May 30, 2008

sydney pollack and the ache

Via somewhere that I can’t remember right now, Trish Deitch at The New Yorker on Sydney Pollack. As a Pollack fan I’ve been reading a bunch of obits on Pollack this week, and while there’s been a lot of talk about Pollack as a classically conservative filmmaker who makes Good Films, Deitch’s post is the one that resonated with me the most…

Finding the spine of a story like “Out of Africa” was important to Sydney for many reasons, the most important of which was that it led to what he called “the ache.” The ache is self-explanatory if you’ve seen Sydney’s films. It is the ache of having one chance at deep love in a lifetime of shallow loves, and losing it too early. It is the ache of perfect, private union destroyed by terrible, worldly circumstance. For Sydney, the ache was about the way that the things we hold most dear always elude us.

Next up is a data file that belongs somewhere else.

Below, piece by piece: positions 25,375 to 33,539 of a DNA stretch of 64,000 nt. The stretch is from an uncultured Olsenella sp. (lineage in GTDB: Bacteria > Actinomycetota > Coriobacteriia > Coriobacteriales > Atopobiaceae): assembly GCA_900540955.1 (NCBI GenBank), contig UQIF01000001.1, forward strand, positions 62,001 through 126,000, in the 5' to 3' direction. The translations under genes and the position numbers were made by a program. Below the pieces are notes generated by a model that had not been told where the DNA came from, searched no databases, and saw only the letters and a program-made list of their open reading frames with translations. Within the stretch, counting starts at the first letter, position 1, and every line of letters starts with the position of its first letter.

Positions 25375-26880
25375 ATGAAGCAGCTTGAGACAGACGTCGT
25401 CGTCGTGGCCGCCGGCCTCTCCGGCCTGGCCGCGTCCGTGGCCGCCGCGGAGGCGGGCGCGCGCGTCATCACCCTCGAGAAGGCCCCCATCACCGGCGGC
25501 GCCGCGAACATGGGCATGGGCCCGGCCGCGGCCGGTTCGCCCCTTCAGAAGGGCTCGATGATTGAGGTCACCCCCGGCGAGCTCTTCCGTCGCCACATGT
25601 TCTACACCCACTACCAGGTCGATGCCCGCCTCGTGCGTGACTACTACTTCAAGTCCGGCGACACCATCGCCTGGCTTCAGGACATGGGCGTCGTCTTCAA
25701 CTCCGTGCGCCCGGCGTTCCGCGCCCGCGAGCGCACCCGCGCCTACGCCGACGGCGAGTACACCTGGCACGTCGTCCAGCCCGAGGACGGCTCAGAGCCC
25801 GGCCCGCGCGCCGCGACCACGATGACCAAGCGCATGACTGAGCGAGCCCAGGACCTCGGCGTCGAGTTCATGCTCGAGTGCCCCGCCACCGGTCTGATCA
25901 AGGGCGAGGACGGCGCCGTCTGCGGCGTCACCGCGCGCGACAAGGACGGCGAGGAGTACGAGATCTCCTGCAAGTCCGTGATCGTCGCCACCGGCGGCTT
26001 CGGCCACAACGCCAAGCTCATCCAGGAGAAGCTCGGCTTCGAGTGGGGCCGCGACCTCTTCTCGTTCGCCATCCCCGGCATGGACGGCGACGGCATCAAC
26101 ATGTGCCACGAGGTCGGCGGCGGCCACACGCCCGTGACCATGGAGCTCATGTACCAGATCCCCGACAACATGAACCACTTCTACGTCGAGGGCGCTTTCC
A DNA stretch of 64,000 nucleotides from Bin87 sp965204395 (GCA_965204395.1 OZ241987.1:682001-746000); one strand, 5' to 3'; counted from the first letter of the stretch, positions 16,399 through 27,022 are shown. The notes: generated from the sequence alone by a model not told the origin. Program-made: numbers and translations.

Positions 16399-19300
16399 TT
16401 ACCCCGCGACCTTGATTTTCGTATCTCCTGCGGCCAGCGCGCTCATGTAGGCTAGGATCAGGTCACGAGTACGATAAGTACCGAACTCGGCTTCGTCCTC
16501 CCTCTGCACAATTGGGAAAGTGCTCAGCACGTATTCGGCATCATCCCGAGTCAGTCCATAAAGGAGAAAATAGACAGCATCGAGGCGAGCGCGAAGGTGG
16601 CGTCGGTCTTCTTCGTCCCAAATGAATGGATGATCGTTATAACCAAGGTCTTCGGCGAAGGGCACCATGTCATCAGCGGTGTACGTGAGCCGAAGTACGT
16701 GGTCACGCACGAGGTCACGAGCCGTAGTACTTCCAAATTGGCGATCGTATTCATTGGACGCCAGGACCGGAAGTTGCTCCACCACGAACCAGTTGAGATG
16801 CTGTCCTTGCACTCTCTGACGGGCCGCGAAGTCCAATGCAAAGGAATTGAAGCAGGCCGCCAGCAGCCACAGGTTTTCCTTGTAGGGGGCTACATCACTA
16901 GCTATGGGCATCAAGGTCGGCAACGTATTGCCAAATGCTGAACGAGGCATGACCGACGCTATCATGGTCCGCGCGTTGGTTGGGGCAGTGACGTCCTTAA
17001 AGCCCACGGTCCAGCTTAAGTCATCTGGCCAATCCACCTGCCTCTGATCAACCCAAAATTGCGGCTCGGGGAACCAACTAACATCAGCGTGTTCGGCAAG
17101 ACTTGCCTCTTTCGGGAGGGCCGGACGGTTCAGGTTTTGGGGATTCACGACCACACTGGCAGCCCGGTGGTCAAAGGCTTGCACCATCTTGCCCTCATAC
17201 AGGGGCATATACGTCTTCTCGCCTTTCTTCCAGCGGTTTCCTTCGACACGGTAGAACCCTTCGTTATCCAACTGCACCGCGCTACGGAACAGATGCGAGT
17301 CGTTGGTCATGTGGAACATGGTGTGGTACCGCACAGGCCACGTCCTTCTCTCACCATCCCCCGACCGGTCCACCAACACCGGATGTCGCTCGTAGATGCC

“The ache” is at the core of what I love about Three Days of the Condor, Absence of Malice and even Tootsie, as well as Pollack’s acting in Husbands and Wives, Eyes Wide Shut and Michael Clayton. On the list to watch, Pollack’s documentary on Frank Gehry.